Essay on Differences between English and French Languages



During the colonial period, the colonial dominance was common in developing economies. The colonial government did not only influenced democratic power, but also culture and language. For instance, countries colonized by French ended up using French as the official language.  Similar situation was witnessed as the Britain colonies adopted English as the national language (Armstrong & Pooley, 2010). However, the two languages differ significantly in tense, accent, culture, pronunciation, and other language attributes. French alongside Italian and Spanish languages are believed to be of Indo-European origin. On the other hand, English is associated with the common wealth nations and the Great Britain. The two languages greatly have influence on each other with the French language strong influence over the British English as early as 11 century. Following the influence the two languages have had on each other, it noted that these two world most popular languages share in common grammatical features. Besides, French and English contain many cognates. However, minor differences may be notice between these world leading languages.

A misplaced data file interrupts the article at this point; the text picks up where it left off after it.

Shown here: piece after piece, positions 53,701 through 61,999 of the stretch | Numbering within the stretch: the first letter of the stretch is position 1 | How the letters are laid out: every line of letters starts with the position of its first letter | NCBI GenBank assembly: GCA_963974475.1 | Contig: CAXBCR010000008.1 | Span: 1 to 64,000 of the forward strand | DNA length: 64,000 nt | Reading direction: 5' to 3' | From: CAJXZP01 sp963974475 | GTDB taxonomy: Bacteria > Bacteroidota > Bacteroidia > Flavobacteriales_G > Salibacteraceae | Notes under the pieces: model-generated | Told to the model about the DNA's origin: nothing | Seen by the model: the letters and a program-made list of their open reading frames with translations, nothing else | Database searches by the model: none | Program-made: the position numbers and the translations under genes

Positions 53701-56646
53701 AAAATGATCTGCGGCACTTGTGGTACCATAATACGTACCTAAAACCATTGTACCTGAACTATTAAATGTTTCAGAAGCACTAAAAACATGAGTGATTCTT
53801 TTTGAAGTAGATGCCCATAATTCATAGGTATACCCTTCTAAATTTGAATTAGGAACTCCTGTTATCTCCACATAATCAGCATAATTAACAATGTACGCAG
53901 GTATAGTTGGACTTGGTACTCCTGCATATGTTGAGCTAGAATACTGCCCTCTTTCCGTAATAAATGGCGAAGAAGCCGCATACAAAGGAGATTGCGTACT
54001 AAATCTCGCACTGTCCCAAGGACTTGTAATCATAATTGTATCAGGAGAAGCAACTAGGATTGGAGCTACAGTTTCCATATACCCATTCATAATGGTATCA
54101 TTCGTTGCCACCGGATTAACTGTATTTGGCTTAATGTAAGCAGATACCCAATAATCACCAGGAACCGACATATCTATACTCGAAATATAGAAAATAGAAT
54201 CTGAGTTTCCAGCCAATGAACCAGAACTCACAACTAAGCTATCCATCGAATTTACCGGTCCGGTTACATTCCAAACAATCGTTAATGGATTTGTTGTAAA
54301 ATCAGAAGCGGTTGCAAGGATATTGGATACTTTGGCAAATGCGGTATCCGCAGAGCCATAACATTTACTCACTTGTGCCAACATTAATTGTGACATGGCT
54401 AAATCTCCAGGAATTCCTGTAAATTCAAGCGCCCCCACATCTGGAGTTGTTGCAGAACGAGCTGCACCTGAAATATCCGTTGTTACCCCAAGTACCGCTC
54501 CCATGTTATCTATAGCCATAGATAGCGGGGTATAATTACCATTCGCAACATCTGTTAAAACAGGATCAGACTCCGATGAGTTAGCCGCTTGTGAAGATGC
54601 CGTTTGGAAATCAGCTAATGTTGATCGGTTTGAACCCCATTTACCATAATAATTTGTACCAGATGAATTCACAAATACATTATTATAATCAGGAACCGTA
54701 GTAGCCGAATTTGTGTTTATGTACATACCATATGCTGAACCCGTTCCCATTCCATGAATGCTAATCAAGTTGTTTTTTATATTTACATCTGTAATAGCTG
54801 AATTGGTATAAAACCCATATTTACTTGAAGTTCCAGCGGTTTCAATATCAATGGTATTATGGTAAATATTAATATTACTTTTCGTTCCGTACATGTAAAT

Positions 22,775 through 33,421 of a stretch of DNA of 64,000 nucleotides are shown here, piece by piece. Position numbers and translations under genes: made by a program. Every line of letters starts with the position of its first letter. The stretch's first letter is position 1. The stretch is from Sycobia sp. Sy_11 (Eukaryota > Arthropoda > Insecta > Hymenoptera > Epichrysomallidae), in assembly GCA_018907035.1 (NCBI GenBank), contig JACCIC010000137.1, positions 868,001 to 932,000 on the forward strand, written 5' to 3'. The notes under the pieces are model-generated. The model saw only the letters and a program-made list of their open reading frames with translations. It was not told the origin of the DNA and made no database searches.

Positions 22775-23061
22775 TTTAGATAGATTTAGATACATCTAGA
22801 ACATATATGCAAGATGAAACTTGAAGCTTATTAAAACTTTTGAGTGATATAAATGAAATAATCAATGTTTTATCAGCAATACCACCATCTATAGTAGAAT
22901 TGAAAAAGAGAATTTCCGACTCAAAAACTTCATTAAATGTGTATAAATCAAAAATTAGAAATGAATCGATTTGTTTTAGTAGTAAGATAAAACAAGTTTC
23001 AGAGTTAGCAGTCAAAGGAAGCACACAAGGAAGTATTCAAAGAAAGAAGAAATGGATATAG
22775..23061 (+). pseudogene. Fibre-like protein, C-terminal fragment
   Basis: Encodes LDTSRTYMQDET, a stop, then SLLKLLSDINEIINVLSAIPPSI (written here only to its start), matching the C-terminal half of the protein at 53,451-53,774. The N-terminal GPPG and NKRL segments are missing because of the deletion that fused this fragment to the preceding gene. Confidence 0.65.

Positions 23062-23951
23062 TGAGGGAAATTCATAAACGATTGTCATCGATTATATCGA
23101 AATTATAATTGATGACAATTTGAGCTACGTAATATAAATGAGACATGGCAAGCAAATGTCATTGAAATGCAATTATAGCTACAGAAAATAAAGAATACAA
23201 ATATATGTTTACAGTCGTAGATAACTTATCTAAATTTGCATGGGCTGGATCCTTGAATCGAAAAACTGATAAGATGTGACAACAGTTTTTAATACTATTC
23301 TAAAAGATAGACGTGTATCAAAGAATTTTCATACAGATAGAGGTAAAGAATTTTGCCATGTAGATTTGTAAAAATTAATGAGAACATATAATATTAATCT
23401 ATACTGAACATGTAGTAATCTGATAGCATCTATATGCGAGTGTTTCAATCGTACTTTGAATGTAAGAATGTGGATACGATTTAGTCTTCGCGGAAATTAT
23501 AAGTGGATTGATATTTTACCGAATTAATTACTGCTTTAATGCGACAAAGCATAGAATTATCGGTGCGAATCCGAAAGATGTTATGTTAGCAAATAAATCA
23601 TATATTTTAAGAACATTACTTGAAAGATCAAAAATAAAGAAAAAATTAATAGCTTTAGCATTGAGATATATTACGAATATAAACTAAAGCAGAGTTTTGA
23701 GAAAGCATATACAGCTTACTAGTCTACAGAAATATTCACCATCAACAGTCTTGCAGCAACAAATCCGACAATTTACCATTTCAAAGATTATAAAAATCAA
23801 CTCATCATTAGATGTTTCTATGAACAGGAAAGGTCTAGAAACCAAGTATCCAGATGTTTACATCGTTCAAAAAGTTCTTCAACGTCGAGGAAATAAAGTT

The relationship between French and English is further founded on the influence of German language. These two languages are strongly related with the German.  It is known that French is common among the Latinos with little influence of both German and English. On the other hand, English is believed to be a German language with strong French and Latin influence (Reich & Pornbacher, 1992). It is this correlation between these two languages that prompts further investigation.  Thus, we cannot deny the existence of similarity between English and French. The most notable similarities are in alphabetical letters, and true cognates. More importantly, however, research findings have established that the differences between these languages are more, major, and minor.

Alphabetically, these two languages have the same number of letters (twenty six.  However, in addition to the twenty six alphabetical, the letters in French language are having diacritics: é (acute acent), â ê î ô û (circumflex), è à ù (grave accent), ë ï ü (diaeresis), and ç (cedilla). This poses lot of problems to new learners whenever the instructor spells out certain words. For instance, it is a common mistake for the beginners to write j or I even when the teacher meant g or e. this is the major problem faced by learners especially the English speaking learner taking their lessons in French (Nikolov, 2009).  On the other hand, French speaking or born students encounter numerous challenges in learning English language. These students have to meet a new language, which to them is very challenging and deemed harder than theirs.